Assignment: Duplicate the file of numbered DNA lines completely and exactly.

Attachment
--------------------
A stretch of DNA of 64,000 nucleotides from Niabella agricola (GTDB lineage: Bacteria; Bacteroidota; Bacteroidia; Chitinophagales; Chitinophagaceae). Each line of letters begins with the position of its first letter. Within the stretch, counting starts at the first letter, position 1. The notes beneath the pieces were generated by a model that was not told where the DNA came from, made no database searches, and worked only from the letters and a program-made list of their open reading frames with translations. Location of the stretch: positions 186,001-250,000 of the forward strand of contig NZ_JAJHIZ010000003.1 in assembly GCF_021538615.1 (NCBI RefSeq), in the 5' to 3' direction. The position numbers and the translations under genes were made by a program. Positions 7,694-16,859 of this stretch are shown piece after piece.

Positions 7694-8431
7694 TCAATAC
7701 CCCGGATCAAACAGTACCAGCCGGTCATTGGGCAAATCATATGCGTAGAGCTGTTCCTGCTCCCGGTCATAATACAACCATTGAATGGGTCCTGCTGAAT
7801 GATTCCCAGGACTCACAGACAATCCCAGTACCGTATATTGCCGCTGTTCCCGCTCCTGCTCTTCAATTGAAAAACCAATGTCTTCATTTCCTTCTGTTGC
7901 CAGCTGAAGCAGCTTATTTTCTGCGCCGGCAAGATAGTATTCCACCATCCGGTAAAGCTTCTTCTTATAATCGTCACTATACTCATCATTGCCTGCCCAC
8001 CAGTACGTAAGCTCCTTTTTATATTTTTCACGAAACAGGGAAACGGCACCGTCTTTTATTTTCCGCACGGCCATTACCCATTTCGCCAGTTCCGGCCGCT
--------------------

A stretch of DNA of 64,000 nucleotides from Niabella agricola (GTDB lineage: Bacteria; Bacteroidota; Bacteroidia; Chitinophagales; Chitinophagaceae). Each line of letters begins with the position of its first letter. Within the stretch, counting starts at the first letter, position 1. The notes beneath the pieces were generated by a model that was not told where the DNA came from, made no database searches, and worked only from the letters and a program-made list of their open reading frames with translations. Location of the stretch: positions 186,001-250,000 of the forward strand of contig NZ_JAJHIZ010000003.1 in assembly GCF_021538615.1 (NCBI RefSeq), in the 5' to 3' direction. The position numbers and the translations under genes were made by a program. Positions 7,694-16,859 of this stretch are shown piece after piece.

Positions 7694-8431
7694 TCAATAC
7701 CCCGGATCAAACAGTACCAGCCGGTCATTGGGCAAATCATATGCGTAGAGCTGTTCCTGCTCCCGGTCATAATACAACCATTGAATGGGTCCTGCTGAAT
7801 GATTCCCAGGACTCACAGACAATCCCAGTACCGTATATTGCCGCTGTTCCCGCTCCTGCTCTTCAATTGAAAAACCAATGTCTTCATTTCCTTCTGTTGC
7901 CAGCTGAAGCAGCTTATTTTCTGCGCCGGCAAGATAGTATTCCACCATCCGGTAAAGCTTCTTCTTATAATCGTCACTATACTCATCATTGCCTGCCCAC
8001 CAGTACGTAAGCTCCTTTTTATATTTTTCACGAAACAGGGAAACGGCACCGTCTTTTATTTTCCGCACGGCCATTACCCATTTCGCCAGTTCCGGCCGCT